Focus on vulnerable, social protection systems

SOCIETIES need to ensure that no vulnerable group is left behind in times of disasters.

According to the World Bank resident representative for the South Pacific, Lasse Melgaard, Pacific Island countries had borne the brunt of nature’s fury over the past decades.

Mr Melgaard was at the Pacific Regional Workshop on Shock Responsive Social Protection Conference in Nadi last week and said millions of people in the region were affected by disasters, including loss of lives with a damage bill totalling more than $F10 billion since 1950.

“While humanitarian responses to natural disasters are timely, efficient, effective and contribute to building longer-term resilience, no doubt the best way to deal with disasters, including the increasingly severe weather-related events in the Pacific is to be proactive on many fronts as possible,” he said.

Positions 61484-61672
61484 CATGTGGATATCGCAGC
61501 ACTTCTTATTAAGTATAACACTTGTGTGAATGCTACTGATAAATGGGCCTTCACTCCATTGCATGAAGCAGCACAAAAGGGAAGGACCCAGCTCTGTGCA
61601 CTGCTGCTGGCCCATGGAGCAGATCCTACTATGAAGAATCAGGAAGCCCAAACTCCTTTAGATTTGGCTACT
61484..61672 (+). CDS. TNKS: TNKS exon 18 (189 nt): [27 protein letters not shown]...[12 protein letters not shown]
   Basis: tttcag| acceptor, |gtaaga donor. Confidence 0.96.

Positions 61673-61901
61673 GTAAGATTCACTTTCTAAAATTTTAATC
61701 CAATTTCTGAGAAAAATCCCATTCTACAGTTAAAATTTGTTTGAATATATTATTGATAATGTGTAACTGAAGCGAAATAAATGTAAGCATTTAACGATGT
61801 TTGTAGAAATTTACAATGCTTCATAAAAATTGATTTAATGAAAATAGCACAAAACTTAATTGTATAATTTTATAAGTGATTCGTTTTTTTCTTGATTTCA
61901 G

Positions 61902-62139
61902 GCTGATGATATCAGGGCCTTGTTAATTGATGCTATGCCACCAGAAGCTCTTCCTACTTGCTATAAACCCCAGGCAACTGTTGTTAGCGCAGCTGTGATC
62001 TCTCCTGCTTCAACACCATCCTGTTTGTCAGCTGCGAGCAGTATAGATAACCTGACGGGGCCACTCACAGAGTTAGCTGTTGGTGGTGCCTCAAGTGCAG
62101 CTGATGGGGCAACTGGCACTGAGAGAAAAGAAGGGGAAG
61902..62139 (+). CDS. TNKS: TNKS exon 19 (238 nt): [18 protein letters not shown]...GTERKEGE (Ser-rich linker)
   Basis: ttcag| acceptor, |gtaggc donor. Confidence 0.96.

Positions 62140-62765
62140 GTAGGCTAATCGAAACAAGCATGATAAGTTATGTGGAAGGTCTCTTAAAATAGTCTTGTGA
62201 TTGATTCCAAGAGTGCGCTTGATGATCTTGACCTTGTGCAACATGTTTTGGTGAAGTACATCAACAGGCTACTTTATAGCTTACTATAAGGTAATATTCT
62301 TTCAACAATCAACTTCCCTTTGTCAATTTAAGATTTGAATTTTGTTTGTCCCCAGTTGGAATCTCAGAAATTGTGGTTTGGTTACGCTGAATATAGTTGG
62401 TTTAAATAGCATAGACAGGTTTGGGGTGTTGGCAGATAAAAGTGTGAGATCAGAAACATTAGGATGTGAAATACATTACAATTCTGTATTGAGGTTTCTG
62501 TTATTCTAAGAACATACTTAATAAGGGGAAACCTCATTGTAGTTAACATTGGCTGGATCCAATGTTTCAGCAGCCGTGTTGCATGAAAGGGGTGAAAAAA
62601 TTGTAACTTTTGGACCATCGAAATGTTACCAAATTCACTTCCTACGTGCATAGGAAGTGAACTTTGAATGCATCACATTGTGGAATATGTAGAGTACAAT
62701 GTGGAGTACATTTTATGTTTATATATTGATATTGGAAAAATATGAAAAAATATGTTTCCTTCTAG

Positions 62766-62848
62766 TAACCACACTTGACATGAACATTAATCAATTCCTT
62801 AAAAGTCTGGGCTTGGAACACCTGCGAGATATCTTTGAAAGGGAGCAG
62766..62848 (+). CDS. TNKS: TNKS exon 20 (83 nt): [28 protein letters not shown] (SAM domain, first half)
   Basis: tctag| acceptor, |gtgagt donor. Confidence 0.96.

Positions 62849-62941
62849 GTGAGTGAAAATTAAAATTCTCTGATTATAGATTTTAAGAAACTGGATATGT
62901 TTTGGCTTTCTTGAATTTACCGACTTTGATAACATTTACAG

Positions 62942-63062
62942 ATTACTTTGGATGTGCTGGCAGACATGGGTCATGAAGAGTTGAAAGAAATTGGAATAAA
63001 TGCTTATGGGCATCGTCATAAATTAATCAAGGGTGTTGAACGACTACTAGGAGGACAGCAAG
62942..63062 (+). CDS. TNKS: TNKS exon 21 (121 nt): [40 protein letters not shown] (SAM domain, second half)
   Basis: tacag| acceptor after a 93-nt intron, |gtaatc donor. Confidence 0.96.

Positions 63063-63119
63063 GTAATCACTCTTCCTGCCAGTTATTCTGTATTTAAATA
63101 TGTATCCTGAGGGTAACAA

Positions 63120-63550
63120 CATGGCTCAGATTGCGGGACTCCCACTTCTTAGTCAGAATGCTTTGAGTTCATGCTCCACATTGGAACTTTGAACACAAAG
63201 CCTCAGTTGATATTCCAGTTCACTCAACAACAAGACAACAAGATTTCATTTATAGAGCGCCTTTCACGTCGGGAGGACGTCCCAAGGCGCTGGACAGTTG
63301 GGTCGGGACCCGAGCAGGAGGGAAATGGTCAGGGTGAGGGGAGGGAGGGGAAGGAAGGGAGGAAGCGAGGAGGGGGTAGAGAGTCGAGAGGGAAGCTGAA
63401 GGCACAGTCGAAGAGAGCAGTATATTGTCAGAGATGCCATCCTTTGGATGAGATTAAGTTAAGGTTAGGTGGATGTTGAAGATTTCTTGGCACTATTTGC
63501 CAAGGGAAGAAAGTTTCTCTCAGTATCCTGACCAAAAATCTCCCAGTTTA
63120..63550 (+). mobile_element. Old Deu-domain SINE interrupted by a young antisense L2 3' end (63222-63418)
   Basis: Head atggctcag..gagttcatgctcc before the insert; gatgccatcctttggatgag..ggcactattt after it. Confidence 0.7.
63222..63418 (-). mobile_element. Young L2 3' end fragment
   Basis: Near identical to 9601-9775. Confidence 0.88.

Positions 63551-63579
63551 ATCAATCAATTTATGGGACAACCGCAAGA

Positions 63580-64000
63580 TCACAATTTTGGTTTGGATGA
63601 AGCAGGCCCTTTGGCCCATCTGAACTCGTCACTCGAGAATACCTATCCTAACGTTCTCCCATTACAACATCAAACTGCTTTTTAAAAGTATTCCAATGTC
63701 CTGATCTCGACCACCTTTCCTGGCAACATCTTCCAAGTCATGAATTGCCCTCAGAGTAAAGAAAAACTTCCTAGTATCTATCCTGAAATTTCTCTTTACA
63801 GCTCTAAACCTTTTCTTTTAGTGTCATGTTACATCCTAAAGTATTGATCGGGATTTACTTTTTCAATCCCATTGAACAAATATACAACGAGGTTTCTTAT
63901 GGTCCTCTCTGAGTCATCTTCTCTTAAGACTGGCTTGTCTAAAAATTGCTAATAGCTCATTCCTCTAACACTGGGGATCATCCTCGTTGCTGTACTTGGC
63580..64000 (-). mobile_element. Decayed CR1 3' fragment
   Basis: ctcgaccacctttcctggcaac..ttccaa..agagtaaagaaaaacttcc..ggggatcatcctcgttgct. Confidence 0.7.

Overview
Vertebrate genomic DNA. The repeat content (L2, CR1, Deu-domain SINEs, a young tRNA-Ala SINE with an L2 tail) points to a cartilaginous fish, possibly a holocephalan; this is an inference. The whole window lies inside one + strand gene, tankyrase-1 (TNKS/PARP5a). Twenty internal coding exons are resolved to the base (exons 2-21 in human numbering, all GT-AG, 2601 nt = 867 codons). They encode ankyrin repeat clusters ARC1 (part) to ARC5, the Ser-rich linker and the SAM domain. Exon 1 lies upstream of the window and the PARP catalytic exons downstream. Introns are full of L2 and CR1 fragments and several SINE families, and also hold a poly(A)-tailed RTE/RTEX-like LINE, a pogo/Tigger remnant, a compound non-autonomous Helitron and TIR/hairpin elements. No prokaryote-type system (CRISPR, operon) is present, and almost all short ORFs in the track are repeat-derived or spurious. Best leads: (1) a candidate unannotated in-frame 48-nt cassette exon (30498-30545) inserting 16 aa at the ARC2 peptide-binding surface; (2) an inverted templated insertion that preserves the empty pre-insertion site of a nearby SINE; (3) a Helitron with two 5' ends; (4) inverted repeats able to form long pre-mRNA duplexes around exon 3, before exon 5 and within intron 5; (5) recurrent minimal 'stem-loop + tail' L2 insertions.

“This includes building flexibility and adaptability into social protection systems. Being proactive is the only way to ensure even better responses while minimising the severity and duration of impacts on people in our communities.”

Mr Melgaard said this included the most vulnerable, including the poor, elderly, disadvantaged and people living with disability.

“As societies, we are measured on how well we care for these groups and it is crucial that during times of disaster, they are not left behind.”

The conference focussed on shock responsive social protection, which Mr Melgaard said was an integrated approach to reducing the vulnerability of disadvantaged groups.

“It works on the understanding of the interlinked nature of the shocks and stresses that people in need face. It considers the potential synergies to be gained from bringing together social protection, disaster risk reduction and climate change adaptation.

“What it all really comes down to is taking a more proactive approach to social protection and emphasising investment in Government capacity to respond to shocks through preparedness.”

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